Although interest rates are clearly higher today compared to a few years ago, there still are low-interest loans available. The trick is to meet the qualifications. These lower-interest options typically take longer to close — 60 to 90 days — so borrowers need to start planning well before the current loan matures.
Borrowers shouldn’t put precious time and money into a loan application that is destined to fail. The most likely roadblock is meeting the DSCR threshold. If the ratio is 1.0, the landlord’s cash flow is at the break-even point. Most lenders want a cushion.
The net operating income needs to be sizably larger than the proposed debt service. Borrowers can expect a DSCR requirement of 1.3 to 1.4, so they should anticipate the need to increase income or lower expenses whenever possible.
A common misstep for borrowers is to begin withholding payments as the loan reaches or passes maturity, or while the refinance is in process. Borrowers who pursue a refinance, especially a low-interest option, must keep paying their current lender. Late or missing payments at this juncture, even as the loan matures, can cause them to be disqualified.
Other loan types
A hybrid or “short money” loan can buy some time while the borrower waits for long-term rates to stabilize. This cross between a long-term, low-interest loan and a bridge loan offers a lower interest rate than a typical bridge product, with a shorter term and a shorter prepayment penalty period than a permanent loan.
This type of loan can work for a borrower who does not need to lock down long-term financing because they plan to sell or repurpose the property. With a hybrid loan, the borrower can avoid maturity default without committing to a long-term loan with stiff prepayment or yield maintenance penalties.
For some borrowers, a traditional bridge loan might be the best option, despite the higher interest rate. If the property has strong fundamentals but the borrower needs rates to go down before meeting the DSCR for a permanent loan, bridge financing fills this gap. The advantage is that interest-only payments will help keep debt service in line without stressing the borrower’s bottom line. With a bridge loan, the lender can build in an interest reserve to offset any potential cash shortfall.
Bridge loans, which are short-term loans designed to provide financing during times of transition, also offer the advantage of a quick close because underwriting requirements tend to be lighter. But these borrowers still need to be prepared to defend their projections.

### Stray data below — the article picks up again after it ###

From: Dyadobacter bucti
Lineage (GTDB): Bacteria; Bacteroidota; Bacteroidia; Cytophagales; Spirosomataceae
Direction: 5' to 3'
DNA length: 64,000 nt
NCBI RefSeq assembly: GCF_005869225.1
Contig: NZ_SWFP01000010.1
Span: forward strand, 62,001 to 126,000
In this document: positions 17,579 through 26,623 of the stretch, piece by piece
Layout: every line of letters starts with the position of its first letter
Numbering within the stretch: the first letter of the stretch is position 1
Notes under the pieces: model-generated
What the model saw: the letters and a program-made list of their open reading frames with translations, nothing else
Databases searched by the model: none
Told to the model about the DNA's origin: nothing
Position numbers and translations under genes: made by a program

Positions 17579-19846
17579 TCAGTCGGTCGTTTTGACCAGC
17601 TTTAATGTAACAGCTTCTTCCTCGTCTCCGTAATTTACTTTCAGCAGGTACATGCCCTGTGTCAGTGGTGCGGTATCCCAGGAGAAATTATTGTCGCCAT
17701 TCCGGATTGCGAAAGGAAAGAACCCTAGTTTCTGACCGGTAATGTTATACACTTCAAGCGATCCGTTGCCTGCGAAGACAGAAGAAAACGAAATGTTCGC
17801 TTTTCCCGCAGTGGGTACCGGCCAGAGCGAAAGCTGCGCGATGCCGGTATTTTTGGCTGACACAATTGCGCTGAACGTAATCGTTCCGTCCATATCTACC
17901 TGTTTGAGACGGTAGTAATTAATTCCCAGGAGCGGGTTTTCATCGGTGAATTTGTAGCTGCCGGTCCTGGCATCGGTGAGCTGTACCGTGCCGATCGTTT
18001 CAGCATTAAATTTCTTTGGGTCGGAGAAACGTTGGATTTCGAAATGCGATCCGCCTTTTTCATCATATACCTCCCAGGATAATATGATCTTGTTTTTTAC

It’s also important to consider the exit plan once the bridge loan matures. Lenders will want to know now what the plan is two to five years down the road. How will this loan work when exiting into long-term financing with a 5% to 6% interest rate?
Consider the competition
Lenders today want to see lower leverage to offset the risk of deflating property values. Borrowers may need to bring more cash to the table. Now is not the time to float a 90% financing request.
To bring more money to the deal, a borrower can offer to cross-collateralize, pay down debt or make a larger downpayment. As painful as that might be, it can pay off in the long run. It’s a much better alternative than losing the property, and the borrower can look to pull cash out later when rates improve. Lenders already are seeing an uptick in refinancing requests. The easy ones tend to drop into the funding queue quickly. To compete for these funds, borrowers need to make their loan package stand out.
Construction loans and large property sales are typically supported by an offering memorandum (OM), a legal document issued to potential investors in a private-placement deal. These documents come with all the bells and whistles that make a case for a new development or property sale. While this is not typically done in refinance situations, there is value in compiling this level of research and presenting answers to obvious shortcomings before a lender has the chance to decline.
Borrowers should devote attention to the economic and geographic environment of the subject property, selling the lender on the merits of the location and reducing perceived risks. For example, a tertiary market location is difficult to fund. Lenders prefer major metro areas or secondary markets. Borrowers in small cities or rural areas will need to formulate a story and mitigate factors to avoid a quick rejection.
Factors such as rent comparisons weigh heavily on a lender’s decision to issue a term sheet. An OM that shows how current rents compare locally, along with growth projections if rents are at or below market rates, can assuage a lender’s fears.
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Commercial real estate owners who need to refinance loans in the next two years are facing lower revenues and higher interest rates, which in turn will impact the DSCR needed to refinance. For many, qualifying for long-term replacement financing will be a challenge. But loan options exist for borrowers who are willing to be flexible. Mortgage brokers who are proactive can seize this opportunity to build client trust and increase deal flow. ●